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Scaling the Great Wall
Shopping for a month at an Asian supermarket can open your eyes to wonderful foods, cause a lot of confusion, and yield some interesting discoveries about how we choose what to put on the table.
By Tyler Cowen
“Abstain from your routine, and your natural ability as an innovator flourishes,” says Cowen, an economist. Photograph by Scott Suchman.
Comments () | Published May 3, 2012

Most of us are familiar with the American supermarket--maybe too familiar. The Safeway or Wegmans or corner market supplies a lot of convenient food--and a lot of those aisles are full of things that are only a rough approximation of food--but that very convenience can make the local supermarket a rut. The deadening hand of routine takes over our shopping lives: We know what we want, where to find it, when to get it, and what to do with it. These habits can be the biggest obstacles to discovering new regions of the food universe.

But abstain from your routine for a week or so and your natural ability as an innovator flourishes. An innovating consumer has a profound effect on the marketplace and the food economy. After all, maybe the American supermarket, for all its conveniences, isn't actually the best way to sell--or buy--food. At the very least, maybe it's not the best way to do it all the time.

With that thought in mind, I conducted an experiment. For a month, I'd refrain from buying food from mainstream supermarkets and instead choose--exclusively--an ethnic grocery store, in this case a big Chinese/Asian market in Falls Church called Great Wall.

Full disclosure: During the experiment, I still traveled to other cities and ate in restaurants--supermarkets have never completely dominated my food life. In any case, for a month I'd go cold turkey on traditional American supermarkets, and for every day out of town I had to do an extra day shopping at the ethnic market.

The idea behind this experiment grew out of my economic approach: Food is a product of economic supply and demand, so try to figure out where the supplies are fresh, the suppliers are creative, and the demanders are informed.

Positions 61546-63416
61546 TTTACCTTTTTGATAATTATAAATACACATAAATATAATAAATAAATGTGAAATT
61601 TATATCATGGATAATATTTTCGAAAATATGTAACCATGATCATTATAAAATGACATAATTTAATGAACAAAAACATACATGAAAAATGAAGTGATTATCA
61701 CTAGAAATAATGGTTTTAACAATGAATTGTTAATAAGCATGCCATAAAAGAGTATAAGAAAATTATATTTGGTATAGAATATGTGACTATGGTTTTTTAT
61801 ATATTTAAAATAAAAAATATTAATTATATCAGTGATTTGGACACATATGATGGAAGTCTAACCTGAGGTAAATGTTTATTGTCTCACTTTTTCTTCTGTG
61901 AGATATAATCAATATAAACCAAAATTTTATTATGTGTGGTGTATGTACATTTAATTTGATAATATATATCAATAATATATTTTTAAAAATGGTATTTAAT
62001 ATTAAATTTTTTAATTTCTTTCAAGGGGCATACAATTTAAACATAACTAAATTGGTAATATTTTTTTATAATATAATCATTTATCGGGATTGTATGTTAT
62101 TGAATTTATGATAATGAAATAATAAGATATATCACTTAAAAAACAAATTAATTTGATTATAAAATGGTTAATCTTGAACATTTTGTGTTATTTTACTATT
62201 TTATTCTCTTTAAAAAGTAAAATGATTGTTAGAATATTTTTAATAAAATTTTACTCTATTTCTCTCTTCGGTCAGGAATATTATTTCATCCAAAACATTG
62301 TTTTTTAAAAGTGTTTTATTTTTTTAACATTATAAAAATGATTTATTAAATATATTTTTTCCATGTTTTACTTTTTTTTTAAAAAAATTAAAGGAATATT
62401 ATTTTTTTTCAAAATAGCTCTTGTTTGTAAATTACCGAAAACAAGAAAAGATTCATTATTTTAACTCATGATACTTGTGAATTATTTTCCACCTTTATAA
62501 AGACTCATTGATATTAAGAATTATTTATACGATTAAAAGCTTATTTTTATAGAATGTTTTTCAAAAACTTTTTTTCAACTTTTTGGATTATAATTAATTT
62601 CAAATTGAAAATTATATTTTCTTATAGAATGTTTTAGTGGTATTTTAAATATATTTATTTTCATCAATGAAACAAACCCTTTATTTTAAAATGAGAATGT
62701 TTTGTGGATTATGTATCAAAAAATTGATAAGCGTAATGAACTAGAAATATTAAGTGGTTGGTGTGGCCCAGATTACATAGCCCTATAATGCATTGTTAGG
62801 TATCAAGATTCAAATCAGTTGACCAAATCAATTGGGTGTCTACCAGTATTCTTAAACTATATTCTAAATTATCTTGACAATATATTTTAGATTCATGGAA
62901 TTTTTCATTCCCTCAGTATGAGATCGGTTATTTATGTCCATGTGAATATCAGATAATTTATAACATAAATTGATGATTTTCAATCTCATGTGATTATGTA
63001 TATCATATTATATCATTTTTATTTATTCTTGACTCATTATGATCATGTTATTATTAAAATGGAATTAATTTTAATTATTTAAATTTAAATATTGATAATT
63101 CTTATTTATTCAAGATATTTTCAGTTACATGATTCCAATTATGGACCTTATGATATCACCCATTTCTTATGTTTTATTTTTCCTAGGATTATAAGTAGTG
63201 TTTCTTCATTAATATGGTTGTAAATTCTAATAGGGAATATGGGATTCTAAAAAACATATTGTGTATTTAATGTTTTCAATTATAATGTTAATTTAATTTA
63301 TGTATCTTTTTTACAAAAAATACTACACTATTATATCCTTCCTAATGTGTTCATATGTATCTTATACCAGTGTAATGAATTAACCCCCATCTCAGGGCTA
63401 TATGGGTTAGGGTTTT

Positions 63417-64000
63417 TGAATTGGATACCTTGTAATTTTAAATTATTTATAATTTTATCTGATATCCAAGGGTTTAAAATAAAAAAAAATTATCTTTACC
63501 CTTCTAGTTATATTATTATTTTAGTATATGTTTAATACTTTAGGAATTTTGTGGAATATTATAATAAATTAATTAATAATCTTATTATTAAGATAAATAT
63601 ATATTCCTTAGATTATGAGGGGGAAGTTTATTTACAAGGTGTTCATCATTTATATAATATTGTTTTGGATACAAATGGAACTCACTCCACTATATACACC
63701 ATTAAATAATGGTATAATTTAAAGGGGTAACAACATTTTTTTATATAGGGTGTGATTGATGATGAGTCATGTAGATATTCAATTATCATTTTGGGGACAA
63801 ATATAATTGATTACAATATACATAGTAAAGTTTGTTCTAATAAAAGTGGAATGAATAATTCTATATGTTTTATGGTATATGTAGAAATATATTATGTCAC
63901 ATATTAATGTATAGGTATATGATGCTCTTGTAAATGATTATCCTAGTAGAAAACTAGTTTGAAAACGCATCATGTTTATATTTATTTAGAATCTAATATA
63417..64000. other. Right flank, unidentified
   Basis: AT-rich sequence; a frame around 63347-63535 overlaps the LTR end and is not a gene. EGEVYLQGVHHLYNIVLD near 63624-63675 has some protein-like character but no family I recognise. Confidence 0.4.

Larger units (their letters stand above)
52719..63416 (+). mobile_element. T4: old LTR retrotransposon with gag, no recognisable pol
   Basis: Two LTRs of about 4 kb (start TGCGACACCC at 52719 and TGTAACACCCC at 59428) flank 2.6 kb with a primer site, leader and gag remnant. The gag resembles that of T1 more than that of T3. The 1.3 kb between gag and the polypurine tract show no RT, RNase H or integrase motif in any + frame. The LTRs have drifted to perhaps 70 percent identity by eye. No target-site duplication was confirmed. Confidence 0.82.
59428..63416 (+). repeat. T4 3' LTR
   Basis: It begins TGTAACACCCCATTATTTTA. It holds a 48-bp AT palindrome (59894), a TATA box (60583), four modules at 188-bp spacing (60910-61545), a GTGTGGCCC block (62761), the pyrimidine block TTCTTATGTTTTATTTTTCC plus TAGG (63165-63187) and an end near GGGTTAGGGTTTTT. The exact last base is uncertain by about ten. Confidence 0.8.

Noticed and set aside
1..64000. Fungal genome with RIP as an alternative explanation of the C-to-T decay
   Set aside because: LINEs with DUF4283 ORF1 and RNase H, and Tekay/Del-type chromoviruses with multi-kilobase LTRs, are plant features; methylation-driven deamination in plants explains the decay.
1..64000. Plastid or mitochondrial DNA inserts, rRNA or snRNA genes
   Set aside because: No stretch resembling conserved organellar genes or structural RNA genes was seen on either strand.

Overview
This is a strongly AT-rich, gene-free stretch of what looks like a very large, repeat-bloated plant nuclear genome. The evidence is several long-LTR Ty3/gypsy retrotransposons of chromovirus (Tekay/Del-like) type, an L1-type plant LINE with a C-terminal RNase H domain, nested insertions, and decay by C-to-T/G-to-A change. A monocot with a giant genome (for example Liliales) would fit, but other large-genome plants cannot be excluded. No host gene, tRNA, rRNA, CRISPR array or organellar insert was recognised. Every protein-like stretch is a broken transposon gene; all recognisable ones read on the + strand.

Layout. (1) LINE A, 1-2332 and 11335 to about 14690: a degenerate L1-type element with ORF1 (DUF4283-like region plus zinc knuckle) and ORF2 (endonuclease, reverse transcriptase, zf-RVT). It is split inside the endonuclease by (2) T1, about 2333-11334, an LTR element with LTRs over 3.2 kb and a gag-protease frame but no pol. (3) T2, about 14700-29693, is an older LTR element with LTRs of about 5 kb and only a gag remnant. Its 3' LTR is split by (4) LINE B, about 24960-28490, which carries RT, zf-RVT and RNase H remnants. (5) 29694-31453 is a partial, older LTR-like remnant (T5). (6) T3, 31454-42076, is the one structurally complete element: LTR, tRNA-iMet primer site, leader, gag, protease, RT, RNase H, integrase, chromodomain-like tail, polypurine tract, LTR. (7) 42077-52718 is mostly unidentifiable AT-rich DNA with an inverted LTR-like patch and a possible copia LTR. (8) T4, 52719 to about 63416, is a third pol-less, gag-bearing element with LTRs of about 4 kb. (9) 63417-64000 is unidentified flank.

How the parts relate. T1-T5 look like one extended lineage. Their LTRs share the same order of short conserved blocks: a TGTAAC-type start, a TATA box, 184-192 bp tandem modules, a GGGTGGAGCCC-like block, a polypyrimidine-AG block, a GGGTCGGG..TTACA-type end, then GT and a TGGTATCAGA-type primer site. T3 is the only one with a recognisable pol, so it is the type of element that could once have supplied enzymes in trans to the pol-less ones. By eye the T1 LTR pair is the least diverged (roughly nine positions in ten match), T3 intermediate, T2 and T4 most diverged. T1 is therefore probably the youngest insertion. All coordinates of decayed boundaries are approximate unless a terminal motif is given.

When it comes to ethnic markets, most of the shoppers are well informed. They come from cultures where food preparation receives more attention than in the United States. They're also largely immigrants or children of immigrants. Either they hail from cultures where most food prices are lower than they are here or the immigrants have lower incomes themselves, or both.

It seemed natural to select what's probably the world's oldest and perhaps most sophisticated food culture, Chinese.

Great Wall Supermarket is in the Merrifield area of Falls Church, about a 20-minute drive from DC in a part of Fairfax County with plenty of Chinese immigrants. The Chinese-owned store, in a strip mall, has ten long aisles as well as some side spaces.

The most daunting task is finding something. At first, even though I'd been there many times and I'm relatively familiar with Chinese cuisine--by Western standards at least--it could take me 20 minutes to find just one or two items. It felt like walking into a labyrinth, even with my savvy 21-year-old stepdaughter helping out.

Many of the jars are labeled in Chinese characters, with the English small and hard to find. So if you're told "aisle eight, in the middle, on the right," it's a help but not a solution. You're still confronted with an array of hard-to-distinguish jars. Even if you know something about Chinese food, "bean sauce" comes in a number of colors and varieties, and the store has dozens of soy sauces. Once I moved beyond the highly visible items such as meats, I struggled to find what I wanted--at least at first.

The dried goods and candy were hardest to browse through. Not everything had an English label. Often I didn't know exactly what I was looking for, if only because the name of something in a book or cookbook didn't correspond exactly to the name on the package. Was ya cai the same as "pickle mustard vegetable" or "pickled mustard green"? I still don't know for sure, although I think so, and that's assuming I can find the English inscription at all.

What's more, when I entered those aisles, I sometimes had the feeling people were staring at me, thinking: What does he want here? I learned quickly how dependent I normally am on background cultural knowledge and simple rules of thumb.

I decided to consult a Chinese graduate student at George Mason University, where I teach. Rong Rong is studying for a PhD in economics and is from a region near Shanghai. She has a friendly manner and is possibly the sharpest student in her cohort. Rong Rong told me to try the double-mushroom soy sauce, which she claims tastes just like what her mother serves in China.

I asked Rong Rong if she had trouble finding items in Great Wall. The answer was no, although she did admit to being confused at Giant, despite almost five years living in the United States. She found Giant's cereal aisles the hardest to master, and even though her English is very good she can't read all of the labels nearly as fast as I can or recognize from a glance what an item is going to taste like.

Another obstacle in using Great Wall is asking for directions to sought-after items. By all appearances the staff works hard, and finding an employee isn't difficult. The problem is that virtually all of the workers are--oddly enough--Spanish-speaking, most likely from El Salvador, with varying abilities in English.